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rized, because originally man was an active wild animal. He was often in danger from other animals and would have to run long distances. For his safety it was necessary to have an organ in which waste matter could be stored. There was, however, little danger of clogging of the colon, because continuous natural exercise kept man's colon from being lazy. Its muscles functioned normally.

The large intestine which Nature fashioned was perfectly adapted to our former life. It is not adapted to modern life. Man is no longer a wild animal. He is easily the most inactive large animal on earth. He is a sitting animal. He almost never walks when he can ride. The first thing physicians tell him usually, when he is in a run-down condition, is to "get out in the air and exercise." But many of us are too busy to exercise; and still more of us, when we exercise, exercise the wrong muscles. The most important, the most vital muscles to exercise are those of the large intestine, for the simple reason that those muscles cause more trouble by their laziness than all the other lazy muscles put together.

Man's Inventive Power to the Rescue

"Colon Cleanliness," after describing minutely the problem of the large intestine—as discussed by many scientific authorities—deals with the invention that is now used to combat the laziness of the large intestine. This is a simple contrivance which does nothing else but exercise the large intestine. It wakes the large intestine to its job. It is called the Kolon Motor, and is a very simple device, since it can be operated by a child. Observations of its effect in hospitals and by private physicians show remarkable results. One merely puts the Kolon Motor on a door or wall, leans up against it and turns the handle for a few minutes. The face rotates with a scientific waving motion, which immediately stimulates the colon and causes proper functioning. Two or three minutes a day is all that is required.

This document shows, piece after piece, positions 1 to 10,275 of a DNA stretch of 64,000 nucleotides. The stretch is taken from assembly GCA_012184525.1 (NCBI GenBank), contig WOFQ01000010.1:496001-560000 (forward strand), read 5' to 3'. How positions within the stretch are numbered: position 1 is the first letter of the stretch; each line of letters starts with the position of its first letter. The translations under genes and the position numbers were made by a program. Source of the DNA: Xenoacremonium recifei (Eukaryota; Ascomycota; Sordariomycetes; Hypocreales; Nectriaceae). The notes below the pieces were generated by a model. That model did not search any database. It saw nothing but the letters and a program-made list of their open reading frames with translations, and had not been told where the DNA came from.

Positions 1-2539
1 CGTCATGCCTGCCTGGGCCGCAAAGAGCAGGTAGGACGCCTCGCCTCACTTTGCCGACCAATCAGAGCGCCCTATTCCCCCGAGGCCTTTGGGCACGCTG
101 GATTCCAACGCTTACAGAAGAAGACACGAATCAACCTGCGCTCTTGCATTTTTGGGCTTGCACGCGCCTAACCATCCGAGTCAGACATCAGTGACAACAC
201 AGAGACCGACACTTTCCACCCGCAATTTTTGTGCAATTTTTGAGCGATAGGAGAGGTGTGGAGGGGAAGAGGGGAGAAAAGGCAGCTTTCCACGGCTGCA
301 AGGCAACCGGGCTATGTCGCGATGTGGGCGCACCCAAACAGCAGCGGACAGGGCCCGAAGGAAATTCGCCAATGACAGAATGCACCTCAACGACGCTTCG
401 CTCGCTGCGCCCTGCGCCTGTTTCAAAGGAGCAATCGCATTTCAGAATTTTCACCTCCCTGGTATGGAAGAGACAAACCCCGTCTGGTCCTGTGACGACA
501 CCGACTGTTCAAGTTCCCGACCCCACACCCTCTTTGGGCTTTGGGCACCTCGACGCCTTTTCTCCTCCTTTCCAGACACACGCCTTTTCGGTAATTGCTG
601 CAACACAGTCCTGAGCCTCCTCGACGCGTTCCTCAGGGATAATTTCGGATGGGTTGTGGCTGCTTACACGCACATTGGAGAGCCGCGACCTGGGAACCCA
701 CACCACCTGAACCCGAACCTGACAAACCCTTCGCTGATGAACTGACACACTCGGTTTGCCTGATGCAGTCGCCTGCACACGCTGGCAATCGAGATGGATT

In this simple fashion the colon muscles are exercised as much as they would be in taking a brisk walk of two or three miles. In medical circles it is recognized that this

invention meets the problem of colon l&n ness in a logical, effective fashion. It iwithout the slightest harmful results, suci as follow the taking of drugs, which usuall only have the effect of making the large intestine more lazy.

This Book is Free

A copy of the book "Colon Cleanliness can be secured gratis by any reader of thimagazine. It is a book every man and woman should read carefully. While writ ten in a popular style, it treats, with scientific precision, of a problem that affects the daily life of every human being. The shortcomings of the large intestine, the diseases that are caused by it, the manner in which these diseases are caused, and other fascinating aspects of this problem—are covered fully and clearly.